Tuesday, June 28, 2011

Is it Still A Phone

I've been talking lately like even the cell phone is headed for obsolescence. I certainly find that mine is far less valuable to me than it was a couple of years ago.

But in place of the cell phone, we've seen the emergence of a device we might at last accurately call the Palm Top.  Modern road warriors depend heavily upon a the presence of a personalized, conveniently palm-sized device that once served the primary purpose of allowing us to speak with others as if by telephone.

Does that seem an odd way to say it? Well the truth is that many conversations today take place over a variety of networks not originally designed to support telephony. And the systems that were designed for telephony are becoming irrelevant because of their over-specialized and calcified nature.

The demands of the marketplace move so quickly now that expensive infrastructure cannot be deployed and responsibly abandoned swiftly enough to keep up.

If you have an iPhone or an Android phone, think about the things you do with it and consider what percentage of that is actually what we might have called telephony.

Most recently, the emergence of NFC (Near Field Communication) allows your phone to replace your credit cards, and now even your car keys. (http://solsie.com/2011/06/smartphone-ditches-car-keys/)

In a gift box recently, I found a foam rubber replica of an avocado. Actually it was a half-avocado with the pit still in place. As I held it in my hand with the pit facing up, the fit was perfect, and I could imagine a future device (future as in next month) shaped like this to replace my new smartphone. The 'pit' could become a not-trackball that detected the gestures of my thumb, the side of the device could allow for chorded presses of my fingers to control the signals the device would send to the world around me.

Okay, so it's a pipe dream (or in this case a yummy food dream), but can anyone really predict what imaginative, innovative mutation the phone will take on next?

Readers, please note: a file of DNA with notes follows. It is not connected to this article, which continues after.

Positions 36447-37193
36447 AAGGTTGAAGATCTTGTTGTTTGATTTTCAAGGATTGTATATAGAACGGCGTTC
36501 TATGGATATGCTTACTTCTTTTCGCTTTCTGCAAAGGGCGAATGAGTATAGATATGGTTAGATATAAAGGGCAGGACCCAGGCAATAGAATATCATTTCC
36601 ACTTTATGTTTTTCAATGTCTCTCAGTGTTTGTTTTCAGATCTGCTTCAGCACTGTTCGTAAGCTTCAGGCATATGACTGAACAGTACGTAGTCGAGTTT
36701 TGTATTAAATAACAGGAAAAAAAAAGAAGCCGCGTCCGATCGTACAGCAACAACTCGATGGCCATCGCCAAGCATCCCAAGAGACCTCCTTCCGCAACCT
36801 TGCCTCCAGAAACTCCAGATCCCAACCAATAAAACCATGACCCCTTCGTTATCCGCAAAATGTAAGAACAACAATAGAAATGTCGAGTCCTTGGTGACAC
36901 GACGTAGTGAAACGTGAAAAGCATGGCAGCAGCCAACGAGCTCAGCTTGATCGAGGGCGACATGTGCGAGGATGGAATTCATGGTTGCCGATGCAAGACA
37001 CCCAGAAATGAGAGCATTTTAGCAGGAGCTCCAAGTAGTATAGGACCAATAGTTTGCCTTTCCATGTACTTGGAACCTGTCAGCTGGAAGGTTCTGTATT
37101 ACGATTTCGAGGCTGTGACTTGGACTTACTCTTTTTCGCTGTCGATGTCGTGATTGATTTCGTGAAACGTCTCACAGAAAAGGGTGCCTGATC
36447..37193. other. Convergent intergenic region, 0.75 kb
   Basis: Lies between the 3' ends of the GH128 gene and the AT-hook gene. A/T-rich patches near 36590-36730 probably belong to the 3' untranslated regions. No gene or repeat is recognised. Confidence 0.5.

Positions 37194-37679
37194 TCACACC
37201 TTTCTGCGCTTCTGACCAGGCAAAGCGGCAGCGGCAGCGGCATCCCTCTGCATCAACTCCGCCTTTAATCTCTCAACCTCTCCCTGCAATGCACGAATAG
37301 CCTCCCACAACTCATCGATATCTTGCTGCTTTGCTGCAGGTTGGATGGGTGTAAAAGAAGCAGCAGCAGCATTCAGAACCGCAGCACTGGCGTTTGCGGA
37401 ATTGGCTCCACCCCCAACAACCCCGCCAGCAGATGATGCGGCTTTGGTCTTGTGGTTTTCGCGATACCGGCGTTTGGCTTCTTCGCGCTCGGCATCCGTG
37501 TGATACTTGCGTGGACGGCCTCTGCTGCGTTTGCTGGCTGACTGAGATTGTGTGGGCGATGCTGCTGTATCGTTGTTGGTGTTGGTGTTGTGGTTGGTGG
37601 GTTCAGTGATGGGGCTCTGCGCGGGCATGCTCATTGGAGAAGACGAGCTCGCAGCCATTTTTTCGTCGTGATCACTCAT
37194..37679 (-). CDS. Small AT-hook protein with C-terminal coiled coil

Can you?

Thursday, June 23, 2011

Which Phone Do You Use?

It doesn't necessarily say anything about my age to admit remembering the days of the Long Distance Wars. (I mean, I could have read about it in history books.)

There was a time when the difference between long distance companies was very interesting to us. Hundreds of millions of dollars were spent in advertising to distinguish for us between the one that could hear a Pin Drop and the one that loved your Friends and Family.

As Long Distance gave way to the age of the cell phone, the names of the players changed, but some things remained the same.

Tuesday, June 21, 2011

Is Cligs Gone for Good?

...I wrote in a previous article about the use of Cligs as a URL shortener service. What I liked about it was the analysis of click-throughs that a Cligs shortened link receives. What I didn't like was the sluggish response time and the apparent cessation of development on the site.

If the activity on their blog is any indication, the service is running on ghost ship autopilot.

So, more from laziness than from anything else, I've found myself using bit.ly and is.gd.

I use bit.ly when I want to manage the name of the link and have access to the metrics for click-through and response.  I use is.gd when I'm working with TweetDeck because it's the default and I'm often in a hurry.

After looking at the is.gd ethics policy, I'm thinking I might opt for more vigorous use of that service. I appreciate the acknowledgement of responsible operation that their policy presents.

If you don't have the patience to read through all of the material that it would take to find the definitive "best of class," I think you could confidently settle on either of these services.

I'd love to hear about your preferences and experiences with URL shortener services.